First, I would like to say that I install locks for a living. While I do a lot of locksmith work, I do not call myself a locksmith, because I strictly work on locks for buildings. That is, I don't crack safes or open cars. I own a company that specializes in selling and installing residential and commercial door hardware.
I just stumbled upon this question, because with all of my expertise, I was actually wondering the same thing. I know the thread is pretty old, but I feel like I can contribute for posterity. So, here's my take:
There are basically two types of locks on doors: cylinder and mortise. Mortise locks are comprised of a rectangular box that fits inside of a, well... a mortise, which a carpenter cuts into a door. Because of their design, the key is inserted into one side, and the latch attaches to the other. They cannot be reversed, and they can only be installed one way. There are four types: left hand, right hand, left hand reverse bevel, and right hand reverse bevel.
To understand the types, it is easiest to first understand cylinder locks. While mortise locks are still manufactured and used, they have fallen out of favor over the years. This is mostly because they require a skilled carpenter, or a specialized machine (which no one makes anymore), to install. A cylinder lock, which is what you probably have on your home, can easily be installed with a drill and the proper bits. They essentially just fit into a hole.
Cylinder locks can be reversed, because they fit into a round hole instead of a rectangular mortise. So, unless you have a curved lever or latch, they are all the same. The only time they are "handed" is if they have an exposed piece, which is meant to be displayed in a certain way. Even then, they only come in left and right hand. The "bevel" refers to the angle cut on the striker, so that the door closes without you having to turn the knob first. Even if a cylinder lock is handed, you can still rotate the bevel to face the door frame and strike plate when it closes. Thus, there's no reverse bevel.
If you're still with me, there are four types of mortise locks, because the key can only be inserted into one side, and the bevel of the striker cannot be rotated. There are four types of doors. The hinges can be on the left or right, and the door can open into or out of a room.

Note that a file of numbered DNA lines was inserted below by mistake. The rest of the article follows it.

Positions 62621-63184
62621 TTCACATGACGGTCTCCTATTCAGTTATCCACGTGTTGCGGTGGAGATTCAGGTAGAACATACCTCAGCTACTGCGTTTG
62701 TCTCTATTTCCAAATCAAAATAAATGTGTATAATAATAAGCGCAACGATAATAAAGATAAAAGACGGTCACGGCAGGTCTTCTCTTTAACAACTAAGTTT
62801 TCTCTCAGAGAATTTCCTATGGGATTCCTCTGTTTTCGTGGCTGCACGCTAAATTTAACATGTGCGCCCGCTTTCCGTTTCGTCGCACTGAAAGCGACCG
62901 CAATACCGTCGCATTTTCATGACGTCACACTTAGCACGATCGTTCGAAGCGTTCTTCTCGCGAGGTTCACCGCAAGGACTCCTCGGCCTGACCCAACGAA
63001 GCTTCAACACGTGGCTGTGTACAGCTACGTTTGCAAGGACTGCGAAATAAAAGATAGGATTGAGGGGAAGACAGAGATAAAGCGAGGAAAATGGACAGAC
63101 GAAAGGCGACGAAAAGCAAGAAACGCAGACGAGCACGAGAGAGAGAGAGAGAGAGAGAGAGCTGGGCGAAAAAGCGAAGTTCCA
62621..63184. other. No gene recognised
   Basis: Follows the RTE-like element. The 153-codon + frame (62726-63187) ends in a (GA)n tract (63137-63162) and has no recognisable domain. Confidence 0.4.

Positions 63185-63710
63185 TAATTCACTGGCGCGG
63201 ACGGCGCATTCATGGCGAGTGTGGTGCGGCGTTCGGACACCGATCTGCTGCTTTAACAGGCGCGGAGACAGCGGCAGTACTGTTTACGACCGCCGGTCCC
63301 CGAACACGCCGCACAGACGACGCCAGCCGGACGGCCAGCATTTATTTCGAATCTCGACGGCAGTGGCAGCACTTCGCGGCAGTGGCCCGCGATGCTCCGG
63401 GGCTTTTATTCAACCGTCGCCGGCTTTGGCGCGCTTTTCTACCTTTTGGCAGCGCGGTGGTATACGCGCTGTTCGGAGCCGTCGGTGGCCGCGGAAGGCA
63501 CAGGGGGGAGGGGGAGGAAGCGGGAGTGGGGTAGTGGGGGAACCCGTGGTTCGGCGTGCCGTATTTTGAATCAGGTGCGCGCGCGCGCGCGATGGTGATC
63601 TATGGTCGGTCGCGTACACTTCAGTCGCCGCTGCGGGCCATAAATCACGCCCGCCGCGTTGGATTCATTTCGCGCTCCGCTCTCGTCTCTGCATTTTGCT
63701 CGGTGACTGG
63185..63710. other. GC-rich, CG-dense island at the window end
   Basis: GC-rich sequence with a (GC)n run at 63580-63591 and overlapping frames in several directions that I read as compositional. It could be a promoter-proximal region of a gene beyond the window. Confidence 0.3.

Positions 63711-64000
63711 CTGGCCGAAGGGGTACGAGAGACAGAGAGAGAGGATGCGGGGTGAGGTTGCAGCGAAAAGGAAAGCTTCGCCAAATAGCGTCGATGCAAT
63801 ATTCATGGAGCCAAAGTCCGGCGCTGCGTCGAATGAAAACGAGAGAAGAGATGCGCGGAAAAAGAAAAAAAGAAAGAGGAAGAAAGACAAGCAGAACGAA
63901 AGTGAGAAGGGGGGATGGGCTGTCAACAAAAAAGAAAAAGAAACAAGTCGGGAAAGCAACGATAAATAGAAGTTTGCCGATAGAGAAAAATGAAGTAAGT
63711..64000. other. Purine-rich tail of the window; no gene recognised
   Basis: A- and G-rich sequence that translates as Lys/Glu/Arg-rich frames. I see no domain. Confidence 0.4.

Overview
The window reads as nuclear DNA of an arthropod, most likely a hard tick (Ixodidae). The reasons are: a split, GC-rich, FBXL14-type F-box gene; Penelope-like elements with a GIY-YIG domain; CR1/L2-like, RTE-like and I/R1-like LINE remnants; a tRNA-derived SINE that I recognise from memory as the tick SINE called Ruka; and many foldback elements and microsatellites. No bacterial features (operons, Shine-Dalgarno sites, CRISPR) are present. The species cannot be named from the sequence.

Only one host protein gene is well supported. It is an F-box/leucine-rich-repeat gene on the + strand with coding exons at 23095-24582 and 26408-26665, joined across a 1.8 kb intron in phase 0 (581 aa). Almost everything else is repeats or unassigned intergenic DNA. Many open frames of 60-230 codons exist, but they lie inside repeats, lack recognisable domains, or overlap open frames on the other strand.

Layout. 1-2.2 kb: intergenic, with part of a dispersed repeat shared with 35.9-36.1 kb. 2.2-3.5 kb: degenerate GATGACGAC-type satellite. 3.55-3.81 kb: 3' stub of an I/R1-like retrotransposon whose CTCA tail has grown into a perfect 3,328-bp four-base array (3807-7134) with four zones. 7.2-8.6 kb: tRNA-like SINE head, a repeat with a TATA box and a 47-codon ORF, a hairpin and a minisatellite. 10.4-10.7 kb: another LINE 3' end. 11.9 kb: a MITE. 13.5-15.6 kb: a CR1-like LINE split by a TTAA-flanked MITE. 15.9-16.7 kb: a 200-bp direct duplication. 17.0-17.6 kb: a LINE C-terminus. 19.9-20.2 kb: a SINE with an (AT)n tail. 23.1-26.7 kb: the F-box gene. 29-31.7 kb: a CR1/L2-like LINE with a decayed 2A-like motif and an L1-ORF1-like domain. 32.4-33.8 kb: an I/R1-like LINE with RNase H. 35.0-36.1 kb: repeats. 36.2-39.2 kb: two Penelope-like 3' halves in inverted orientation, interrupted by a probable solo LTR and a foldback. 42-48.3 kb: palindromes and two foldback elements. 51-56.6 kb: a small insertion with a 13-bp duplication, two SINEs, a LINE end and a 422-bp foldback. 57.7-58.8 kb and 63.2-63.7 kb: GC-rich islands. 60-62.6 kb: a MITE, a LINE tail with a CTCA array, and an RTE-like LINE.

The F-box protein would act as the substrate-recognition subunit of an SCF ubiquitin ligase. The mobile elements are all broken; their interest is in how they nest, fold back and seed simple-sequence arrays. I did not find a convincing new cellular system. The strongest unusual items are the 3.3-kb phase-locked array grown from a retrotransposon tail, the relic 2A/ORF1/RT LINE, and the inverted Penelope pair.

With mortise locks, the key was always inserted vertically, and the key was turned towards the frame to lock and away from the frame to unlock. Likewise, the thumb latch on the inside operated the same way. So, it makes sense that a cylinder lock should be installed the same way, since locks have worked this way for at least a century.
However, there are some nuances to cylinder locks, which prevent this from being a universal rule. The actual locking mechanism of a cylinder lock has a flat piece of metal that connects the inside and outside of the lock and passes through the latch/bolt, which holds the door closed. This is called the "tailpiece."
If the correct key is inserted into the lock, you can turn the tailpiece left or right, 90 degrees, from the outside. The tailpiece can be freely turned by the latch without a key. If you held just the locking mechanism, you would see that the tailpiece has a total of 180 of free rotation. THAT is why this question exists in the first place. You can install almost any cylinder lock in the unlocked position with the thumb latch in the vertical OR horizontal position.
So, here's what I do know for certain. Some manufactures design their locks to function one way or the other. From what I understand, this is because there is more tension on the lock when it is turned until it stops. If you think about it, and remember that the tailpiece turns 180 degrees, there is tension on the pins of the lock when it is turned left or right, but none when it is in the middle (the vertical position).
I know that this is confusing, but some locks are designed to be under tension in either the locked or unlocked position. It deepens on the manufacturer and model. I will say that, when the direction does matter, it is always noted in the instructions. So, check those first and follow them.
Also, to obfuscate things more, some manufacturers make locks where the latch sits at a 45 degree angle. All cylinder locks only have to turn 90 degrees to function. So, these particular locks tilt towards the frame when locked and away when unlocked. But, they never rest in a vertical or horizontal position. Schlage makes many models in this style.
Lastly, I have also seen cylinder locks with labels on the faceplates. Some have an arrow or mark for the locked position. Others actually have the words locked and unlocked etched into the plate. To further complicate things, I have seen these labeled faceplates with the locked position vertical, horizontal, and in between.
TLDR: All locks are different. Follow the manufacturer's instructions. If the direction is not specified, then install the lock so that it is unlocked when the thumb latch is vertical and locked when it is horizontal. The latch or key locks when turned towards the frame (strike plate) and unlocks when turned away. Whether that is clockwise or counterclockwise depends on whether it is a left or right handed door.